(Proud to have our wines Bouley and Marc Roy featured on Winart.)
WEA were pleasantly surprised to be alerted that all three of the Domaines featured on the cover of this month’s Winart – Japan’s influential fine wine magazine – are carried by us. In particular, Domaine Jean-Marc Bouley and Domaine Marc Roy are our exclusive agencies in Singapore. The three Domaines including Domaine Lamy, have been identified as Rising Stars in Burgundy, but for my palate, they are already making exemplary wines. The only unfortunate thing holding them back is that they lack a top Grand Cru plot in their holdings to escalate them into the upper echelons of Burgundy. No matter, this keeps their price in check and provides great value for drinkers like me. We have some older vintages of Bouley in stock, so don’t hesitate to check our wine list on the website. Many of the wines we are carrying are new to the Singapore market but make no mistake, they are already well-established in the European market or picking up acclaims amongst the critics.
We have almost reached the one third point of our 2013 Burgundy En Primeur campaign and in the following months we have more exciting Domaines to offer. Again, just to emphasize that EP offers allows you to buy the wines at the lowest possible price before the wines are bottled. Our previous offers of 2013s are still available for Laurent Roumier, Meuneveaux, Jean-Marc Bouley and Marc Roy. So if you have not made your orders, or have not seen the offers, please email me. Exciting times ahead!
Next in our wine dinner series, we will feature the 2012s of Domaine Mongeard-Mugneret. Mark your calendars for 25th March for we will serve an excellent range of wines from the Domaine, mainly 1er Crus and Grand Crus. We still have a few seat left for the dinner at Restaurant Absinthe, so let me know if you are keen to join us.
Some wines tasted which I missed out last month. A pairing of the 1996 and 2005 Philipponnat Clos des Goisses was an interesting contrast. The 1996 tasted fresher (though with a tad more acidity than I’d have preferred) with more verve than the rounder, richer 2005. 2002 Dom Pérignon was more quiet and elegant compared to the flashier Clos des Goisses. Very tight and one for aging. The highlight of the Champagnes was undoubtedly the 2010 Cédric Bouchard La Presle (Blanc de Noir), the first vintage produced from this vineyard. Cool fruit rather than tropical. Fine and classy with a monumental presence. Befuddled how a Champagne can taste so vinous. A comparison between 1999 Carillon Puligny-Montrachet and 2004 Carillon Puligny-Montrachet 1er Les Referts was enlightening. Undoubtedly the 1999 was the stronger vintage as the villages wine was drinking beautifully now albeit with limited depth and finish to speak of while the 2004 showed a superb nose with kaleidoscopic flavors, a nod to its 1er Cru origins. Bravo! The last white was the 2008 Raveneau Chablis 1er Vaillons which was flinty, mineral and with the richness characteristic of the Domaine yet with great acidity in check though this bottle seems to be a little aged for a 2008. The reds started with 1983 Remoissenet Gevrey-Chambertin 1er Clos St. Jacques which could be from the current Sylvie Esmonin plot. Unfortunately it was a little tired now and should be drunk up. 1994 Castello di Ama Vigna l’Apparita ended the dinner. 100% Merlot but tasted quite new-world. Well-made but I did not feel it spoke of the terroir.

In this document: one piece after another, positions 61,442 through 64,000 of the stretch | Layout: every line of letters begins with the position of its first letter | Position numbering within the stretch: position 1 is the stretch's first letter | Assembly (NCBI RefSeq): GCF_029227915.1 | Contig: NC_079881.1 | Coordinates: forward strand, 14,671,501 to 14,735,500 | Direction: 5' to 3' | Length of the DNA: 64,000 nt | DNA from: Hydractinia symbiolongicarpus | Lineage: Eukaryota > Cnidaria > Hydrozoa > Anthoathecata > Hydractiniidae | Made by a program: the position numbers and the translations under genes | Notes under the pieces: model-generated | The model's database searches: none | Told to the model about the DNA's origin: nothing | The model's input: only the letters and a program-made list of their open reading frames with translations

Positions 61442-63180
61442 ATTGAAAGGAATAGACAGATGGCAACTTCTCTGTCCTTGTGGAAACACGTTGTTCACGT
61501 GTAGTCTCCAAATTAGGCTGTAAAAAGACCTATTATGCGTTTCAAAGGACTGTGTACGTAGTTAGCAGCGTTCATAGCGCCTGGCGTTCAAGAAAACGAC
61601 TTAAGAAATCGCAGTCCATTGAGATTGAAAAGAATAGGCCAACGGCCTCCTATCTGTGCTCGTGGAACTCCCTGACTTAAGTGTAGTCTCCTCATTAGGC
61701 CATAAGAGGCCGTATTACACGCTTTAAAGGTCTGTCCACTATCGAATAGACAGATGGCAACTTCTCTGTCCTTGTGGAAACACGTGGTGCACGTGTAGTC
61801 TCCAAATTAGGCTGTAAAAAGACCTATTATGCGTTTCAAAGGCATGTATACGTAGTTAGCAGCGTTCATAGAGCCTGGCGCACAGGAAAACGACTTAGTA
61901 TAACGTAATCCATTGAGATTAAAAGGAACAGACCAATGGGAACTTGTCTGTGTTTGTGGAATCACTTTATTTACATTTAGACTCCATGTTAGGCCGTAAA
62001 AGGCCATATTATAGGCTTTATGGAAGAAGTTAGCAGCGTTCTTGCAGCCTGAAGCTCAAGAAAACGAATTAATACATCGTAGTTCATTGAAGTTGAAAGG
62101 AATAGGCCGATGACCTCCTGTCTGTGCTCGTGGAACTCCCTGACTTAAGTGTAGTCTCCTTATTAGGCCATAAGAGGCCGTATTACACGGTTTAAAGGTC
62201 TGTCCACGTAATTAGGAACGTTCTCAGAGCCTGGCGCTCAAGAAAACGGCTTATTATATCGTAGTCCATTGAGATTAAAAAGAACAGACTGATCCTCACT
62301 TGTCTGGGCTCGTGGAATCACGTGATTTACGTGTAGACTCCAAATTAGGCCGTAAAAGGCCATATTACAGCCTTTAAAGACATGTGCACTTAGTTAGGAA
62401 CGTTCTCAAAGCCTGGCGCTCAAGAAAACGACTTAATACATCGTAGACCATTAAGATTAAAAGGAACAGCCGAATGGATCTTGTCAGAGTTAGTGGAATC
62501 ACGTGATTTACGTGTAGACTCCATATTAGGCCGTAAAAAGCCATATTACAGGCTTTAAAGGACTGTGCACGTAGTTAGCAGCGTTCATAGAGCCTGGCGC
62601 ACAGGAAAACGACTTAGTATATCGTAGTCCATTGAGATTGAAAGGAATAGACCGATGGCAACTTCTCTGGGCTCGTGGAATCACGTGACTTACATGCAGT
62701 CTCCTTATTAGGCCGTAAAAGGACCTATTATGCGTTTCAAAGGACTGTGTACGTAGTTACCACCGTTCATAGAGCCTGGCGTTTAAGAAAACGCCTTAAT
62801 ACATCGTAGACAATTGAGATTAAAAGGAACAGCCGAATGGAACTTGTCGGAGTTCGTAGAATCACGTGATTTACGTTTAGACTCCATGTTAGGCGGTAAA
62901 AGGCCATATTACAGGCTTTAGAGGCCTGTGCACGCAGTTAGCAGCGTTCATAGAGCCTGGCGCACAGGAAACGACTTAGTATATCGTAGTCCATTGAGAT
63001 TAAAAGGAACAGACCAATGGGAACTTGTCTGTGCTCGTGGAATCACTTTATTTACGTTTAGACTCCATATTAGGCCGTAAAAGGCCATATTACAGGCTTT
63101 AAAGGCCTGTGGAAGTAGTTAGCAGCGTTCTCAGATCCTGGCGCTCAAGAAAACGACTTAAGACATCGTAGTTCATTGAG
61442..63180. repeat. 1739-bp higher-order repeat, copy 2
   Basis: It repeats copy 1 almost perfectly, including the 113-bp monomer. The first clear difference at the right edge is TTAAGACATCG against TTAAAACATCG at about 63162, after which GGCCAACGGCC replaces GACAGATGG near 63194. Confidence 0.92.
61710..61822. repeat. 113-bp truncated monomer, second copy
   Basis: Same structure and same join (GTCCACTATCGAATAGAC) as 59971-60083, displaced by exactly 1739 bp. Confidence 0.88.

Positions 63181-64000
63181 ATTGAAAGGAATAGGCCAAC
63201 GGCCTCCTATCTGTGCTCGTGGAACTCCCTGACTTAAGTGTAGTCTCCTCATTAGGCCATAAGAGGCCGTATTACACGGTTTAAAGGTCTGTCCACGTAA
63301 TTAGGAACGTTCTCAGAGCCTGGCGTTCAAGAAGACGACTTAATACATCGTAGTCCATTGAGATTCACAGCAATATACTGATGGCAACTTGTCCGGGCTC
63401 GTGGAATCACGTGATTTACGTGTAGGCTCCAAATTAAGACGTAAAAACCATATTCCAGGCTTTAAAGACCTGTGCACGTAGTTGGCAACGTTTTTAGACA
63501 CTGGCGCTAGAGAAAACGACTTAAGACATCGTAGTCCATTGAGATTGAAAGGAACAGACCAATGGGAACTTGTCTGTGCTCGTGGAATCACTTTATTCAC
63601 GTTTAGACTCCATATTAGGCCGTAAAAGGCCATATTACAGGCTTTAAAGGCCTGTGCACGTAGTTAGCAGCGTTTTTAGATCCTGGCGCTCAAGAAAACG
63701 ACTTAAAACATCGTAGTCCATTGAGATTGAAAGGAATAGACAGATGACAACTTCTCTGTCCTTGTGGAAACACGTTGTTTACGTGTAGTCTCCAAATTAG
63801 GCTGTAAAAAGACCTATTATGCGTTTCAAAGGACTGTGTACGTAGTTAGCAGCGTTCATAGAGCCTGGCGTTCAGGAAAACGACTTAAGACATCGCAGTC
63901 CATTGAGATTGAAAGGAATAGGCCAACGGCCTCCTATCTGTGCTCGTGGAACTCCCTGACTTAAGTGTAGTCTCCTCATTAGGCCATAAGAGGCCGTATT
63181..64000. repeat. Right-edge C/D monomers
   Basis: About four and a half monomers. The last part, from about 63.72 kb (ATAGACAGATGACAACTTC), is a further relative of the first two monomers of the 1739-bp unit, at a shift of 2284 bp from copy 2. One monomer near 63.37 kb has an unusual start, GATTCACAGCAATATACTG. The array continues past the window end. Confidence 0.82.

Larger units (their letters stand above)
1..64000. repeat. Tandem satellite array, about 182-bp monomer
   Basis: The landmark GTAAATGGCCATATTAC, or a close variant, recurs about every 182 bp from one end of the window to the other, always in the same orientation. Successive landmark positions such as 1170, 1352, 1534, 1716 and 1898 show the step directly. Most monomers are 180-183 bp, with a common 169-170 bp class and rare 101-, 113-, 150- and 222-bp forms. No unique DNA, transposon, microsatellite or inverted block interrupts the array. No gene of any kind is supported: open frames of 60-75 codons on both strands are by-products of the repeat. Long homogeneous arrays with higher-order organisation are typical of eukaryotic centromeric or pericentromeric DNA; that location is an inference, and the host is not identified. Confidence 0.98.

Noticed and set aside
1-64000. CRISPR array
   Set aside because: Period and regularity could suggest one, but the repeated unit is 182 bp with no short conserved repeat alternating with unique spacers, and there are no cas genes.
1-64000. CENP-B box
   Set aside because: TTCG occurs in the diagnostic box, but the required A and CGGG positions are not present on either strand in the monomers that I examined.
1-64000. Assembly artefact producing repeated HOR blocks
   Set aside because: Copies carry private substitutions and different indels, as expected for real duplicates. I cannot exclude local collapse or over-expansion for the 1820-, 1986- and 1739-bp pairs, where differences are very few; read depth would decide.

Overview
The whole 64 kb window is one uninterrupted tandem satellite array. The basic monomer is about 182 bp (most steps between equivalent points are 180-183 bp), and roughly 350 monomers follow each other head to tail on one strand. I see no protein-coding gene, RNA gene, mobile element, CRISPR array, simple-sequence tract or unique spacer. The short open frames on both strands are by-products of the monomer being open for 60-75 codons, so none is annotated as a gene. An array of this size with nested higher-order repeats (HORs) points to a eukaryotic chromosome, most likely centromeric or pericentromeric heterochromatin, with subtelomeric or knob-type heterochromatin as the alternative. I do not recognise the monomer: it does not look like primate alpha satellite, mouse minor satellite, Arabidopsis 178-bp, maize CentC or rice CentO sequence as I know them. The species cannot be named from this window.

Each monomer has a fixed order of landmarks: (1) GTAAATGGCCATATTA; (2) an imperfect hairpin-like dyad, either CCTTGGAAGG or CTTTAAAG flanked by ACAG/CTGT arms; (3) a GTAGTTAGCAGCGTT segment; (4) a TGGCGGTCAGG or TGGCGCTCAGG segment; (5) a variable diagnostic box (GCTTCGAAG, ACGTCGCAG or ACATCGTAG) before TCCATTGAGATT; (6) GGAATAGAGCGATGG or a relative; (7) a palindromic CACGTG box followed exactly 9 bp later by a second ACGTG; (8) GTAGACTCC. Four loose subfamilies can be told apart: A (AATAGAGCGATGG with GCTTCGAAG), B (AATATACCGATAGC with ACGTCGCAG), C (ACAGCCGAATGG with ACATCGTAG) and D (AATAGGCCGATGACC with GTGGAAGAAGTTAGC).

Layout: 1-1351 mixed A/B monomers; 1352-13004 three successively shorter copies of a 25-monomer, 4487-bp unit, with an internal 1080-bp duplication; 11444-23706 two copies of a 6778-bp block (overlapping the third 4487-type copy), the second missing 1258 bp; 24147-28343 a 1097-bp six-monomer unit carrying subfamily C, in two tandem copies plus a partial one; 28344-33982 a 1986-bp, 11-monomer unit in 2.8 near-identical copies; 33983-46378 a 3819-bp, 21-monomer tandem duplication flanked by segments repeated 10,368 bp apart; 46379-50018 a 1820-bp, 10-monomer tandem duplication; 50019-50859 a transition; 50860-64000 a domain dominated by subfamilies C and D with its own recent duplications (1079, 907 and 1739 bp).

Just 2 bottles of wine actually tasted this month. First the 2011 Georges Noellat Nuits St. Georges 1er Les Boudots made by wonder boy Maxime Cheurlin. Slighty oaky when first opened but slowly integrated with air. Lots of spice on the nose as well as crunchy red fruits. Mineral and savory on the palate with earth and grass. Flavor profile is Vosne but structure and tannins are Nuits. And finally 1996 Chandon de Briailles Corton-Bressandes which wasn’t completely secondary yet. The 1996 acidity was still obvious though with sufficient fruit and extract to integrate with more time. A quintessential elegant Bresandes.